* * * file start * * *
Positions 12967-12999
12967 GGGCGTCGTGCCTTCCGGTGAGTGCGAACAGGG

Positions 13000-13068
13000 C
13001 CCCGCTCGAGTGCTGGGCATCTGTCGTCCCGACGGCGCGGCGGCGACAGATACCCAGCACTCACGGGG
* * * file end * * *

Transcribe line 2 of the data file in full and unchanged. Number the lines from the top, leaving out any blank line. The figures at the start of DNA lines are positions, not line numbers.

12967 GGGCGTCGTGCCTTCCGGTGAGTGCGAACAGGG